Good news.  Common sense is starting to come back into the loan the market.

This is going to really help the average home buyer of today who is 34 years old and has an average credit score of 654.

Feeling Lucky

Non-QM (Qualified Mortgages) are expected to double this year.

It has been difficult for investors and self-employed borrowers to obtain a real estate loan since the market crashed about seven years ago.   Good people cannot get a good loan.

Due to the requirements of the secondary market or what is often referred to as “Fanny Mae/Freddie Mac,” their market guidelines have set the rules for lending that many people cannot meet.  Borrowers who cannot meet the Fannie/Freddie benchmarks must pay “hard money” rates that can be exorbitant.

With 50% of the American population having a credit score that is less than 680 it adds thousands to the cost or sometimes prevents them from qualifying for a home loan.

In general, this is what it will take to get a decent NON-QM loan:

  1.  Have some skin in the game.  You will need at least 10% down
  2. You must document your ability to pay back the loan as agreed

Credit must be reasonable, with evidence that you pay your bills now on time.


Fannie Mae and Freddie Mac, Lehman Brothers, General Motors and dozens of other companies that have all either morphed or collapsed since the “Great Recession” came on the scene, got bailed out, sold or merged in 2008.

Too Big to Fail


There might be some who think we’re past the worst of it.

Things are getting better aren’t they?  The nightly news anchors tell us that all the politicians are back to work.

Rates remain low, housing is getting more expensive as the REOs have been absorbed and the stock market is at all time highs.

There remains an unease on main street. Unemployment remains high and the jobs that are available don’t pay enough to support the same life style that the middle class once had.  Those who lived in the 50’s; middle class families enjoyed higher standards than they do today.

What happened to us?

Ozzie and Harriet Nelson, the Cleavers, and single parent Andy Griffith would have a hard time meeting their financial obligations today. The Brady household with 3 boys and 3 girls would certainly not be able to afford Alice, the housekeeper today.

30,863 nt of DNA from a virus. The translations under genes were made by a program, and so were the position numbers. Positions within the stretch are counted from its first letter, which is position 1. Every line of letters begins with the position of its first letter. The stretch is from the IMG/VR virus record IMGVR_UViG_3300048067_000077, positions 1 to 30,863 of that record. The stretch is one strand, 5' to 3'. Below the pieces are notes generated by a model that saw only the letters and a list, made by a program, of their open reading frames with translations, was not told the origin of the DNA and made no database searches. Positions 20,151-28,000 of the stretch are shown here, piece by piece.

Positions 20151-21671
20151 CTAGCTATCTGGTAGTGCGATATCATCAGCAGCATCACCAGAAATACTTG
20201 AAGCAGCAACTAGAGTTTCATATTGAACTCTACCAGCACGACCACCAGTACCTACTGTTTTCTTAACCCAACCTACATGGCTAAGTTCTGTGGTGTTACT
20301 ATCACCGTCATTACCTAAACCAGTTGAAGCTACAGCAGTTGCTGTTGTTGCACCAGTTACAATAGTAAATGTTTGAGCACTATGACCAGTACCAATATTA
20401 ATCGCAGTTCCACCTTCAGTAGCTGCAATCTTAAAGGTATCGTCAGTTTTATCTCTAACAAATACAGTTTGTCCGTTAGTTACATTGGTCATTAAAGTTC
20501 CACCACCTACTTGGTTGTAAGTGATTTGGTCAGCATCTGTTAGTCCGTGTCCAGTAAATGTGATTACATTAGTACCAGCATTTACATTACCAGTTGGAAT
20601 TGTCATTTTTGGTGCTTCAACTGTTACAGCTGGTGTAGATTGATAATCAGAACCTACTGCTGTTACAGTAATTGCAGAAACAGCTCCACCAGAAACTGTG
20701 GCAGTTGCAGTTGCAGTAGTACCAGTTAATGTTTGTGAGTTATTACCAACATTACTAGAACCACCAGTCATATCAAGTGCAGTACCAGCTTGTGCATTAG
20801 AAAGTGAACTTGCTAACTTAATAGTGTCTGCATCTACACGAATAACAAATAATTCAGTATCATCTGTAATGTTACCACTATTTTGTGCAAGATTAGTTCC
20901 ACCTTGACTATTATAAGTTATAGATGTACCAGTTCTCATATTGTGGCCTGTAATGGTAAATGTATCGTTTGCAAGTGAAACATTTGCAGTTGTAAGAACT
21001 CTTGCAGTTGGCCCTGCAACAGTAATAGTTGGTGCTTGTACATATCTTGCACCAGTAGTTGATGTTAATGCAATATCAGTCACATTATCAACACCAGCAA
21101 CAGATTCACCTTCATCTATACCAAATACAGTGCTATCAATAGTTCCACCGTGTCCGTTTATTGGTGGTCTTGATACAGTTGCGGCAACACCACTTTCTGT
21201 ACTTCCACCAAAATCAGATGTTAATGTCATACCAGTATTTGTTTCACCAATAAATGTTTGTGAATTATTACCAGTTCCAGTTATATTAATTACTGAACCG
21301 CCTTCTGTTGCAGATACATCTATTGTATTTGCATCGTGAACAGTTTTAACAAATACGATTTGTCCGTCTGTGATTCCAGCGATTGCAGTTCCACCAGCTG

This is controversial, but it needs to be said. Our cash system that is supported by the full faith and credit of the USA is vulnerable. The US Dollar, the world reserve currency since WWII is being supported with a printing press and the Federal Reserve that has been until recently buying  $85,000,000,000 (billion) per mo. of USA Treasury promissory notes. This is not sustainable.

There is a crisis brewing that can threaten your way of life. Where you shop, where your kids go to school, your savings and where you vacation will be impacted if inflation returns… and it will.

Save money for a rainy day, the traditional wisdom says. Where you ask?
Here is the list:

Think this through. Every saving vehicle that you invest in has some risk. Everything you invest in offers increase of your capital. They are not equal.

Here is what you should look at with each investment.
1. Income
2. Depreciation
3. Equity build up
4. Appreciation
5. Leverage

Then look at a home and compare a rental home…    it should start to make sense.

The future of the U.S. real estate market in 2013 is bright
Real Estate Is Back – 2013 ActiveRain Survey


This is Confidence


Knowing that you are building equity and that your kids will have a place to come home to.

Owning a home will be one of the best things the average middle class citizen can do to protect them self from aggressive inflation that is just beyond the horizon. Read the rest of this entry



Renter  Look Ahead

The curve is falling

 Make your move! 

The landlord might come knocking and say  “the rent is going up…Sorry but…”

Occupancy rates in residential properties are rising,  vacancy rates are falling, even in the hardest hit areas.


US Census data shows that


Mortgage Rates remain low.  Rents are going up.  The population has increased to 311.6 million people in the USA.  Demographers expect population growth to pick up when the economy rebounds fully.


Vacancies drop when the number of households grows faster than the number of housing units.   This trend is happening nationwide.  This is great for owners in hard hit markets like Nevada, Florida and Arizona.  It makes for some challenges in tight job rich metro areas and markets like coastal California.

Read the rest of this entry

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